AHA and Employment: Recent Activities Concerning the Job Market and the History Student

There’s a possible bright spot emerging in the job market. The October issue of Perspective on History last year included 133 job ads, but this year’s issue will feature 189. This does not in itself constitute a breakthrough, and we should point out that what matters most is how many total ads are placed by the end of the season. Still, we hope that this increase over last year’s numbers is the start of a trend. Over the past year, the American Historical Association has been active in addressing the tough academic job market, the single most important issue faced by history students and recent graduates. These efforts have taken place on several fronts.

Best Practices on Transparency in Placement Records

The AHA Council recently approved a statement on best practices for transparency in job placement by history departments. This statement endeavors to help prospective and current students understand the opportunities and challenges faced by graduates who came before them.

Recent items in the news underscore the importance of getting this data right. The Chronicle of Higher Education recently reported on highly questionable claims by colleges and universities regarding their job placement data. One university claimed that 98 percent of its graduates got jobs, but the Chronicle found many reasons to question this figure. “The problem is that there are no standard questions or even agreed-upon standards,” noted one employment researcher. And in late August, the Department of Justice filed a complaint against a for-profit college that operates in four states, claiming that it “knowingly misrepresented its job placement statistics to the Texas Workforce Commission in order to maintain its state licensure, and therefore its eligibility for federal financial aid.”

In its statement, the AHA Council pointed out that “Complete and accurate information is invaluable to prospective students deciding whether or not to enter the historical profession,” and emphasized the need to provide data on nonacademic career choices along with those who follow academic careers. Data would ideally be online, and could include information like time to degree and field of study.

The Malleable PhD Workshops

The AHA annual meeting in New Orleans, January 3–6, will host a series of workshops for job seekers and graduate student directors on how to use a history PhD for nonacademic employment. The workshops are a result of the conversations started by AHA President Anthony Grafton (2011) and Executive Director James Grossman in their articles “No More Plan B” and “Plan C,” which argued that history departments must explore ways of preparing graduates for nonacademic career paths—and help remove the stigma from those choices. These workshops are geared to promote broader thinking about careers for history graduates, from both history departments and their students.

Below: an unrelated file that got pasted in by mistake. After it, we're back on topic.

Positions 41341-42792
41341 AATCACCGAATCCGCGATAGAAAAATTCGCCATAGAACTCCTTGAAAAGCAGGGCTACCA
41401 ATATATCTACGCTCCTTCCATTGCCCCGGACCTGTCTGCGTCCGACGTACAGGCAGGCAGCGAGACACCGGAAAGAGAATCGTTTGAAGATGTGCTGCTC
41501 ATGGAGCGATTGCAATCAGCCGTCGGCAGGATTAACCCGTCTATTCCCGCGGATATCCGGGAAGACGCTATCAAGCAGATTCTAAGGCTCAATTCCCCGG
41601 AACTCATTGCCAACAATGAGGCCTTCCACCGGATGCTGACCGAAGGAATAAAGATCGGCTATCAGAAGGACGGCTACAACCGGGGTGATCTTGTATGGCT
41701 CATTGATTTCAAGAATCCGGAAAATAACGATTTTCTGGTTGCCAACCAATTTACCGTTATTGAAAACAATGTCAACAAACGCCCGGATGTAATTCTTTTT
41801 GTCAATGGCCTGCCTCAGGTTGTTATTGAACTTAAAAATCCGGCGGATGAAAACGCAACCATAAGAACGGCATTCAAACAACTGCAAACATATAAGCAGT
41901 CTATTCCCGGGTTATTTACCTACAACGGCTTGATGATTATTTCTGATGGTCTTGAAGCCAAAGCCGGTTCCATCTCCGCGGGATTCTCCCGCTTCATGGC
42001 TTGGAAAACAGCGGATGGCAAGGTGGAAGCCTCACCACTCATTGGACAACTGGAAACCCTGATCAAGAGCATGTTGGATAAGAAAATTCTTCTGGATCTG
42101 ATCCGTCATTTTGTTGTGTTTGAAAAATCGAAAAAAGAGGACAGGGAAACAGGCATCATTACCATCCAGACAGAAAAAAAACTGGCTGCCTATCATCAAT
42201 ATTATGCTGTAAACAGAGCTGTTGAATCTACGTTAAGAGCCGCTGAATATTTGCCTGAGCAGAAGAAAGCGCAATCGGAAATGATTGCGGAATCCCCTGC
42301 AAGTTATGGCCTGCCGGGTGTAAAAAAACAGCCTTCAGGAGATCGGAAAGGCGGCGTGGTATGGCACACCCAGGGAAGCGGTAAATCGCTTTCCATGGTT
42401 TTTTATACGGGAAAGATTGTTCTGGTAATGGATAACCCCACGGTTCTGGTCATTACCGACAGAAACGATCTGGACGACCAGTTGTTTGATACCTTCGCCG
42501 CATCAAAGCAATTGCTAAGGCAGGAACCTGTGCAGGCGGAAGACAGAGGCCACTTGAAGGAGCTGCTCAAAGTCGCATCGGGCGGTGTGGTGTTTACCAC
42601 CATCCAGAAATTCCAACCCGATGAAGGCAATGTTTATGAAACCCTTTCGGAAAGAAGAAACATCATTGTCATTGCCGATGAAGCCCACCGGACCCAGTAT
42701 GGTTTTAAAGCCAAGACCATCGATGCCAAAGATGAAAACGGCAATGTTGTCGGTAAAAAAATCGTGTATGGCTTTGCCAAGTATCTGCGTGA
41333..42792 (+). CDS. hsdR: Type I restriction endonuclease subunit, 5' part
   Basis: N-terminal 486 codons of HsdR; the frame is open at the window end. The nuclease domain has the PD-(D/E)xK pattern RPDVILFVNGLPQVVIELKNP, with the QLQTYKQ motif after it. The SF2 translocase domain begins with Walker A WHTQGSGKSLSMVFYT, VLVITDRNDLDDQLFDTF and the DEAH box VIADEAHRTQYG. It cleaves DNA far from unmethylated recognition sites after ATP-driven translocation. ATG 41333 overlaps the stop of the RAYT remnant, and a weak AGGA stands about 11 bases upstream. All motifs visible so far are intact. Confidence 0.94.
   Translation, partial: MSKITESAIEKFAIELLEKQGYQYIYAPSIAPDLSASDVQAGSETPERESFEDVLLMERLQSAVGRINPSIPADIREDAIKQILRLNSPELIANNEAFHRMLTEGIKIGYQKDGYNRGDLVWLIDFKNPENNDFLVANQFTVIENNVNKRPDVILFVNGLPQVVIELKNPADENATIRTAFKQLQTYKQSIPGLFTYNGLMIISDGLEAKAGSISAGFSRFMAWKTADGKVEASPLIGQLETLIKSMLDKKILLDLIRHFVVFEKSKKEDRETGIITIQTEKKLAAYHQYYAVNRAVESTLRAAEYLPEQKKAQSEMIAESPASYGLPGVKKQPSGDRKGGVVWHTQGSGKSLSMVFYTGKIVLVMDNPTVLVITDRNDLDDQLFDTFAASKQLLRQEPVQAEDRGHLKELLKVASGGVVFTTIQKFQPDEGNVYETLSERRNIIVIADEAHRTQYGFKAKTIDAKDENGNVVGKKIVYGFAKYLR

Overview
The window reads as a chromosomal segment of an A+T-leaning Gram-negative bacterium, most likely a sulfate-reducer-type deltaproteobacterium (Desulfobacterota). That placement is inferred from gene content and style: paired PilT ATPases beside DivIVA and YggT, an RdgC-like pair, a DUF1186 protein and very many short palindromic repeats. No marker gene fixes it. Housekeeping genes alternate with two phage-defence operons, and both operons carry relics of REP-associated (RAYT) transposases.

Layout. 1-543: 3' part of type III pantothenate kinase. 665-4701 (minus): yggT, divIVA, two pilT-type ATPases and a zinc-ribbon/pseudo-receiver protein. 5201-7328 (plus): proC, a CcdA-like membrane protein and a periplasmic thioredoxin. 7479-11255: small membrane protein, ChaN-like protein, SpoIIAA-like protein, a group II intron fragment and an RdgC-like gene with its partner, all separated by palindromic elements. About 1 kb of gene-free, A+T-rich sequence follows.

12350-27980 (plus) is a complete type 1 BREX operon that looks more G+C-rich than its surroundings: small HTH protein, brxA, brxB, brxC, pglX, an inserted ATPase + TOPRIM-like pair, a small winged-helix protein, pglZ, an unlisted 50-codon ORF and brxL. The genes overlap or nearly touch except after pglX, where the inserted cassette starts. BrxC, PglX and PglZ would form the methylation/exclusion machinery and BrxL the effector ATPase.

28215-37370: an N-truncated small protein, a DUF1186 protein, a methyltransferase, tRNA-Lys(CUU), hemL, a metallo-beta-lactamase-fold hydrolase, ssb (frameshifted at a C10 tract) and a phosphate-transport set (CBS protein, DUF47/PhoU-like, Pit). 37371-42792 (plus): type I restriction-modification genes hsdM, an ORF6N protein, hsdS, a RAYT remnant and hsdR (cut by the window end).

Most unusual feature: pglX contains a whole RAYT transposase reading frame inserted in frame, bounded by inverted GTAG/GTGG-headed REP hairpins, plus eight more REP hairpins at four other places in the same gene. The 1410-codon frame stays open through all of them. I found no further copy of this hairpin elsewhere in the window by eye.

Sessions will include “The Entrepreneurial Historian,” “Finding and Loving a Government Job,” “Transforming History Graduate Education to make the PhD ‘Malleable,’” and “From CV to Resume.” Panelists will include representatives from the U.S. military, State Department, and House of Representatives; entrepreneurs who got their start as historians; and professionals in an array of nonacademic fields including: film, research, and public history.

Registration for the annual meeting opens online on September 18.

Adjunct, Part-time, and Contingent Faculty

AHA Executive Director James Grossman and Deputy Director Robert Townsend took part in surveys and meetings in late spring, sponsored by the Delphi Project on “The Changing Faculty and Student Success.” The report was released in early August and highlights “important questions about poor working conditions and connections between these conditions and student learning outcomes.” It specifically notes, “On many campuses, current policies and practices create conditions where these non-tenure track faculty are inaccessible to students outside of scheduled class time and are not permitted to have a role in decision making, including decisions about the courses they teach.”

The report acknowledges that the seismic shift toward reliance on contingent faculty (now teaching a majority of courses in most institutions) was never part of any institution’s strategic plan, but rather a response to crises. A common theme throughout the meeting was a call for a more deliberative approach and the need to “think proactively about the future of the faculty overall.”

The AHA also played a key role in the Coalition on the Academic Workforce, which released its report, “A Portrait of Part-Time Faculty Members,” in June 2012. The report confirms what we know about the situation faced by adjunct faculty and suggests not only several lines of inquiry for further research, but concrete steps departments and their institutions can take immediately to better provide for their contingent faculty. AHA Deputy Director Robert Townsend (a member of the task force that developed and analyzed the survey) summarized the report for AHA Today, focusing on aspects that directly affect history faculty, and wrote further on the report in the September issue of Perspectives on History (members only until October 1).

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